When it is four a.m. and you've been awake for hours- only on this night it's not the sleepy tiny voices calling but the grimy, slithery ones.
Tonight it is the dark keeping me awake and tossing, counting the ways I could have should have would have . . . I kick off thick dark blankets and then pull them over me again.
I look out the window, padding down the sidewalk a woman is out for a late jog, or maybe an early one. I wonder if she is running from something, too, the same voices calling her out of rest and into the rise-earlier-try-harder dark.
I find the best thing to do with these four a.m. voices is to look them in the eye, and agree with them. Yes. I could have done better. Yes. I'm sorry. God I am sorry sorry sorry.
The next day, I clean out the refrigerator. Make it really shine. Prepare a good meal. There will be dessert tonight, and carbs, and butter. I light candles.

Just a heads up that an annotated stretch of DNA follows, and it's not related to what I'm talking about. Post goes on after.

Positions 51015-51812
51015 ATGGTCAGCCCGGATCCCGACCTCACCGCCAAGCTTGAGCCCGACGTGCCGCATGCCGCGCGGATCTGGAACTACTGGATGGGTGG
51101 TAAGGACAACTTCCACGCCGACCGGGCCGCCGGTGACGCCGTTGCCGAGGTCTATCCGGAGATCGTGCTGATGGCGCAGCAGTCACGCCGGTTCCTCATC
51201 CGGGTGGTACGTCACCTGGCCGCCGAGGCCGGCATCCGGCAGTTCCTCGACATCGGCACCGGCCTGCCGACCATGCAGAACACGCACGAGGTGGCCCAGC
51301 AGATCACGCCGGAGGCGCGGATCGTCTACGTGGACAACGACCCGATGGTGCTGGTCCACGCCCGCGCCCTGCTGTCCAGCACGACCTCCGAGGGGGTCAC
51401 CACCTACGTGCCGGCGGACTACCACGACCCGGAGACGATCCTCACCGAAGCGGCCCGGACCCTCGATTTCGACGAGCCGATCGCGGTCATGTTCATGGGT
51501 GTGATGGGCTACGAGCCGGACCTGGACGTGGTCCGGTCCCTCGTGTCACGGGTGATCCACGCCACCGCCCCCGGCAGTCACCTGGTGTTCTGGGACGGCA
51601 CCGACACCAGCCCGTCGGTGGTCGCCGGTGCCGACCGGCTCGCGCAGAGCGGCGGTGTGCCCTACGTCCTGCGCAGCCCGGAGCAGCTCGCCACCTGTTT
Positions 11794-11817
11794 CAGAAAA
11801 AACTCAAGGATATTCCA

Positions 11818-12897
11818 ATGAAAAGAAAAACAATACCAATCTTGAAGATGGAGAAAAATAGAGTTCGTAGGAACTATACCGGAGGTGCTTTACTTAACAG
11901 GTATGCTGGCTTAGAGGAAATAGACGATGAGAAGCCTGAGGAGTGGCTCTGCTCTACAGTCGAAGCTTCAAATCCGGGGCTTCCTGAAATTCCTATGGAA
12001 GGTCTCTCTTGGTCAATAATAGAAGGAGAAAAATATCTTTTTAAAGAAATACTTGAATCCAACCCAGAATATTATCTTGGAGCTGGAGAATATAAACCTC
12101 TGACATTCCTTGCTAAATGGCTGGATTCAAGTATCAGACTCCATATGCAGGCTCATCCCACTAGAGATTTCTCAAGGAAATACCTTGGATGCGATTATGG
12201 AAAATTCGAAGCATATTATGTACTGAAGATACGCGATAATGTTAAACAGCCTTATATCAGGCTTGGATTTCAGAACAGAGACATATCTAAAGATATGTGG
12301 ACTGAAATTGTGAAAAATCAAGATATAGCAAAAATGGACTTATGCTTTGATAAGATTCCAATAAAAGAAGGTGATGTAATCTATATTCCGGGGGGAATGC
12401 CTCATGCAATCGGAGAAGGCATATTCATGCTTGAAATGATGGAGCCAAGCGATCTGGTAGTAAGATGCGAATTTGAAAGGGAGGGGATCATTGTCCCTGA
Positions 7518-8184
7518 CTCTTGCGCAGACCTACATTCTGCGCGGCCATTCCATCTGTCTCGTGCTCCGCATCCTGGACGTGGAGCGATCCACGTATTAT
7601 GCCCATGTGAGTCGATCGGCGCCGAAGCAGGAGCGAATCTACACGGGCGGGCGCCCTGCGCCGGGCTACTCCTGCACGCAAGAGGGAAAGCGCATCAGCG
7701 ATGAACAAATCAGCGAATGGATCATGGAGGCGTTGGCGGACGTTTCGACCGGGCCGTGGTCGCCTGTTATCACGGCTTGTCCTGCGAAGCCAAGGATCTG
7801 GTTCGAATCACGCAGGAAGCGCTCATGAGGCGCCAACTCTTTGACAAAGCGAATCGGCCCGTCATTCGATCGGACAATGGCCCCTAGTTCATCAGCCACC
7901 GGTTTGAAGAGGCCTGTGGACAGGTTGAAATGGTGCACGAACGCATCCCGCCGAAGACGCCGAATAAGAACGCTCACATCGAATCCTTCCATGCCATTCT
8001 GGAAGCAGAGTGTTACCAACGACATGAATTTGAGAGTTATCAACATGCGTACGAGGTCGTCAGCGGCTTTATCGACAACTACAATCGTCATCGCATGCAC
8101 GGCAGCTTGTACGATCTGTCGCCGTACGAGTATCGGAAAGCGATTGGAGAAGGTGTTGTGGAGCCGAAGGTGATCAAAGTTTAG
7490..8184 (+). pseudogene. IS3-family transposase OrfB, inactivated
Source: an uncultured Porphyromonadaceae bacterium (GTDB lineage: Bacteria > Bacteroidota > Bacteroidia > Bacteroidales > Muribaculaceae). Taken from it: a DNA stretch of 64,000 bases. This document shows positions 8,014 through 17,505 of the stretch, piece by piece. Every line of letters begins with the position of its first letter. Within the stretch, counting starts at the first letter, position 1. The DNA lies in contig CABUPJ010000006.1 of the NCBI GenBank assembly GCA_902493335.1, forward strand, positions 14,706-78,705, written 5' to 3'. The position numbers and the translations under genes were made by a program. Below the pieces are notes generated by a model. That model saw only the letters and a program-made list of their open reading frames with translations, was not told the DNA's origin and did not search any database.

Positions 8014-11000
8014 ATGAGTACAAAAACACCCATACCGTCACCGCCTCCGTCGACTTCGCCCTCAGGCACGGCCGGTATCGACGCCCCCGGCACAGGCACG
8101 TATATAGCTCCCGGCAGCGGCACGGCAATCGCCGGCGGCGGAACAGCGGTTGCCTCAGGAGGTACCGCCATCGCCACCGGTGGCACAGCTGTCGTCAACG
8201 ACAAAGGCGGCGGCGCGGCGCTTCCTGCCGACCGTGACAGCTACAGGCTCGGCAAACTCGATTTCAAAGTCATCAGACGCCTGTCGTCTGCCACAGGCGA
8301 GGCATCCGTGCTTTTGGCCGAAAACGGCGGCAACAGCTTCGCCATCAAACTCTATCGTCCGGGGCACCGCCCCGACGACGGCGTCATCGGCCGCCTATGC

Sometimes the only way to receive grace is by taking hold of physical grace- to scrub and wash and slice and simmer and somehow, in setting some small piece of the physical world right; in creating something good and nourishing and holy out of mundane, ugly, chaotic- somehow there is hope.
The reasons for depression are not so interesting as the way one handles it, simply to stay alive. This morning I woke at four and lay awake for an hour or so in a bad state. It is raining again. I got up finally and went about the daily chores, waiting for the sense of doom to lift- and what did it was watering the house plants. Suddenly joy came back because I was fulfilling a simple need, a living one. . . . Whatever peace I know rests in the natural world, in feeling myself a part of it, even in a small way.
Maybe the gaiety of the Warner family, their wisdom, comes from this, that they work close to nature all the time. As simple as that? But it is not simple. Their life requires patient understanding, imagination, the power to endure constant adversity- the weather for example! To go with, not against, the elements, and inexhaustible vitality summoned back each day to do the same tasks, to feed the animals, clean out barns and pens, keep that complex world alive. -May Sarton, Journal of a Solitude
Loved this: The Best Thing To Do When It Comes Time to Give Up by Shawn Smucker